Olivia and Elliot exchanged glances.

“You said that Owen’s had a hard life,” Olivia said as if Mrs. Lewendale’s question had not been said. “What did you mean by that?”

Mrs. Lewendale looked at her husband who stood and crossed the room before she began to speak. “Well, his father never really accepted the fact that Rosalyn was Jewish.”

“How is that significant?”

“Because he insisted that Owen be raised a Christian, which might have been fine, but considering…”

“Considering what?”

“He was adopted, so he wasn’t really theirs anyway. Rosalyn had known for years that she couldn’t have children, so they adopted early on. Sometimes, I felt like she was sorry she had since Owen had so many problems.”

“What kind of problems?”

Mrs. Lewendale shrugged. “Mostly disciplinary, I think. Rosalyn was never very specific.”

“And you never developed any kind of relationship with him?”

“No. Owen was fifteen by the time Jacob…by the time Jacob was born. I tried to get to know him about that time, but since Owen wasn’t raised Jewish…he was just sort of outside the rest of the family.”

“Is that why no one in the family’s spoken to him?” Olivia asked with an eyebrow raised.

“Well, it’s not the only reason, but it’s part of it. I mean, when do you normally see your family? Holidays, right? What’s the point in inviting him for Rosh Hashanah when he’s not Jewish?”

“And, that’s why you tried to…entice him with Jacob’s soccer games? Something secular to bring him into the fold?”

We tried, but like I said, he hasn't returned any more of our calls

“Were you at all aware that Owen’s been trying to locate his birth mother?”

No,” Mrs. Lewendale said. "I don't imagine he would've told me anyway. But, you still haven’t answered my question. Why would you have Owen’s picture in here? You don’t think he’d hurt Jacob, do you? I mean he’s only seen Jacob that one time. Why would he want to hurt him?”




A new layer of white snow had descended on the city, leaving its downy blanket to gather on building awnings and lightly used sidewalks. The normal electric whir of the city seemed dulled by the pale cover and Olivia continued throwing expectant glances toward the squad room windows that showed nothing but darkness, vaguely worried that her noisy city seemed oddly quiet.

She sat typing her notes from her discussions with the many families she and Elliot had spoken to that day while Elliot had gone to find more information on what was discovered in Drover’s apartment. She was annoyed that he felt the need to do so considering the weight of all that they had learned about Kreider, but knew it was necessary to ensure that the Drover issue was finally put to rest. The evening had turned to night quickly after leaving the Lewendales and she had taken a break from her notes to tell Jonathan that she would not be making their dinner date that evening. He had suggested that she simply bring her work with her and he would “allow” her to work while they waited for their dinner, but she declined.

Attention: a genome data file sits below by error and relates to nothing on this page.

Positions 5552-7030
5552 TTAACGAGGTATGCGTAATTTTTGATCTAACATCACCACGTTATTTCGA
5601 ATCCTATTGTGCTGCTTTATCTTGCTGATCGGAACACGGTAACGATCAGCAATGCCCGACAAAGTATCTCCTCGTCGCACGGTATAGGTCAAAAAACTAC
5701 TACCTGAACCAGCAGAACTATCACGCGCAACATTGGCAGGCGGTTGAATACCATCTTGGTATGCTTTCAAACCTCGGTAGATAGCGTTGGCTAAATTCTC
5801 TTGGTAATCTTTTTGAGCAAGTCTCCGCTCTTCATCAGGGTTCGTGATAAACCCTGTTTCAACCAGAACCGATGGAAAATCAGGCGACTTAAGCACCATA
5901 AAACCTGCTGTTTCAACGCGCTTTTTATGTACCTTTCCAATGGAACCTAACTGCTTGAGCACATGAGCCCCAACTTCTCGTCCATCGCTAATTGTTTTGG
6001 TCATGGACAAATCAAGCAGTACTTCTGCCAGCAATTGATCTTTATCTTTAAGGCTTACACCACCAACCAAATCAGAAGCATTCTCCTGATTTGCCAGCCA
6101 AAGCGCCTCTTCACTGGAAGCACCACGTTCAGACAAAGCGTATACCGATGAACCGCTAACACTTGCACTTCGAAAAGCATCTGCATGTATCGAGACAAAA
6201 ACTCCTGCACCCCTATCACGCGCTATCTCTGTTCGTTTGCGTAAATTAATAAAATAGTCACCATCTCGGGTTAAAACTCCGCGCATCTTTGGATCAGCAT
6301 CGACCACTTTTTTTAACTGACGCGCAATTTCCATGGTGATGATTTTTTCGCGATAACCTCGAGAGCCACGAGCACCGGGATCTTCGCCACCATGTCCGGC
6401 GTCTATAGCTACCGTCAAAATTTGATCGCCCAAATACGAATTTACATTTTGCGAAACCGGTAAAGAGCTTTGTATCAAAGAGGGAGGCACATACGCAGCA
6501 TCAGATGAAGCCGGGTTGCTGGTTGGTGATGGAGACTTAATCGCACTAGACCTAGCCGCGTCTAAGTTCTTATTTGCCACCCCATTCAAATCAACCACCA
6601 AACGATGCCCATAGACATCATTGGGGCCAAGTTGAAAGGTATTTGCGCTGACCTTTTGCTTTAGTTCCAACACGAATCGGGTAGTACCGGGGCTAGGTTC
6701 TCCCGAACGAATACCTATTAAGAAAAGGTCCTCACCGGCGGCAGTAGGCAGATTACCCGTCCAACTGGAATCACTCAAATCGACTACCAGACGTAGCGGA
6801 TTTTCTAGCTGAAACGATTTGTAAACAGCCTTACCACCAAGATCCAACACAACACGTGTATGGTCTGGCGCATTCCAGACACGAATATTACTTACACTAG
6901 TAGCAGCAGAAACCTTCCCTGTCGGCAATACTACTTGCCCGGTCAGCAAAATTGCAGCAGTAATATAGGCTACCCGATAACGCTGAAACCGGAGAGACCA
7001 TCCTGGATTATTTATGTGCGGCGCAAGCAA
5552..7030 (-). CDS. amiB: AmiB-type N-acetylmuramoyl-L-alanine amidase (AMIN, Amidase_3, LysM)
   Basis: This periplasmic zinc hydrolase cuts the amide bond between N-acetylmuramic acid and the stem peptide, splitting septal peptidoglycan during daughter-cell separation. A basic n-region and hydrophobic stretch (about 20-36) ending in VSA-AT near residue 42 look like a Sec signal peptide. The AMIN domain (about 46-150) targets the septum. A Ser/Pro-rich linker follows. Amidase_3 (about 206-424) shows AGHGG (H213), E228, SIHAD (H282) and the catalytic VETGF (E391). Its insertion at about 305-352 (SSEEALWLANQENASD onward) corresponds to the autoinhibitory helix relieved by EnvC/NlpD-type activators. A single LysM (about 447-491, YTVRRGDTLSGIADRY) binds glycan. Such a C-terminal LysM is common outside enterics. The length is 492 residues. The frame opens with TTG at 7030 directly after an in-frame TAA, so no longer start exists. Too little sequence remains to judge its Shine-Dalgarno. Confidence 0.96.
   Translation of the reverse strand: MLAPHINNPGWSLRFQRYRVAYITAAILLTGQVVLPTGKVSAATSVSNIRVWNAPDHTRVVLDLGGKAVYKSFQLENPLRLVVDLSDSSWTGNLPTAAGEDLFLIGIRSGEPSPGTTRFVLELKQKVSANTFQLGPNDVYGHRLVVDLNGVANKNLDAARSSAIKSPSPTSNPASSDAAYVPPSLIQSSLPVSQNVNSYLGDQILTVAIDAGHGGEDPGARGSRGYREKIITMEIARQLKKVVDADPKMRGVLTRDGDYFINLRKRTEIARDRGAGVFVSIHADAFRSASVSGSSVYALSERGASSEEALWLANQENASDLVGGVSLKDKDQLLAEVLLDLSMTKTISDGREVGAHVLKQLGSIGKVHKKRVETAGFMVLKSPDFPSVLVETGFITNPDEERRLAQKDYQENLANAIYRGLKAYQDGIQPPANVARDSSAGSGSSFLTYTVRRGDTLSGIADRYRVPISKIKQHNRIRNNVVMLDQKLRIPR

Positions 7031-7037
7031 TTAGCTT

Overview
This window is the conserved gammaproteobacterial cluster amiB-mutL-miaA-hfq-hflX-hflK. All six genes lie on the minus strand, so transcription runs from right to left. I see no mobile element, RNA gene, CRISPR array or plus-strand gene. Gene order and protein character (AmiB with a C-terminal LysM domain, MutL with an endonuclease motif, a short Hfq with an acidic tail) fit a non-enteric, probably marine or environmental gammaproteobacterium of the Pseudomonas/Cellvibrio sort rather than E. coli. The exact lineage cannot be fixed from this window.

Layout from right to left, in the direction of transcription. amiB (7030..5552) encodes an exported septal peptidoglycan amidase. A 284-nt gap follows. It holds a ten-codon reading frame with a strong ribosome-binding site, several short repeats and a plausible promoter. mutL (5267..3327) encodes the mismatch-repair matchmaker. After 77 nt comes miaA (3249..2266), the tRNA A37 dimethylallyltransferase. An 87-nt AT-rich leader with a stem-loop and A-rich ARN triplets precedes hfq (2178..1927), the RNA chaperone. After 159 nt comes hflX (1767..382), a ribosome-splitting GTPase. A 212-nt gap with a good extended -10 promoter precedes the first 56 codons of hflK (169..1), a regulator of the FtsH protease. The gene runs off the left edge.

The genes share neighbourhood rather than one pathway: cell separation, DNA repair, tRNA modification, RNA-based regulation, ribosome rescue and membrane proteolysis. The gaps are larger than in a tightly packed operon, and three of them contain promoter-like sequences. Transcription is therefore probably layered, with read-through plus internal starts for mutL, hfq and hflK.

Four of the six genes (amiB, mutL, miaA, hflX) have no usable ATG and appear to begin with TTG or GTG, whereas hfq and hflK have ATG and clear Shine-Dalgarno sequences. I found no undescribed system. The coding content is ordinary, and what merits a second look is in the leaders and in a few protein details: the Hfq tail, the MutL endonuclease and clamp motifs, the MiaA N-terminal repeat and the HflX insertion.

“God, Liv,” he had said. “I’ve had these plans for a while, you know?”

“I know and I’m sorry, but I can’t get out of here just for dinner.”

“Just for dinner? Olivia, this was important.”

“Jonathan, I’m sorry. How can I make it up to you?”

He sighed. “Don’t worry about it.”

But she did worry and with each passing moment, she worried about him even more. He had used the word “important” to describe dinner and she felt her insides burn and her breath catch at the thought.

What was so important about dinner?

As she typed, the same question rolled in her mind. He had planned evenings for them previously, many of which had had to be cancelled, but he described this one as being important. Olivia shook her head involuntarily as her fingers flew back and forth across her keyboard. “Important” could only mean one of two things: either he had planned for her to meet his family or he was planning to “pop” the question.

 “Oh God,” she said aloud and she found herself in the ladies’ room a moment later bringing up her dinner into a porcelain fixture. Thankful that she was one of the only females to be found for several floors at that time of night, she sank to the floor and closed her eyes feeling suddenly very foolish.

Any other woman in the world would have felt ecstatic at the idea of marrying a Halloway, but Olivia felt her skin prickle and her insides squirm at even the memory of the thought. It was not that she was afraid to get married, but it was everything that led up to saying “I do” and the concept of “forever” that troubled her. She was no stranger to having a ring set upon her finger by someone who loved her, but she also did not want to repeat any of her past mistakes and, watching her partner go through the hardship of divorce when he had tried so hard to keep it together, made the idea of marriage even harder to imagine.

She loved Jonathan more than she had any other man she had ever dated, but there were problems in their relationship that were hard to allay. Even before their lengthy discussion the previous night, Olivia knew he was often jealous of every man with whom she came in contact and she found it more aggravating than endearing. There was also the problem that he could be smug, arrogant and even pretentious from time to time, to the point that she could not stand to be around him, however, when he was in an understanding mood, she could let all of her worries melt away with his touch.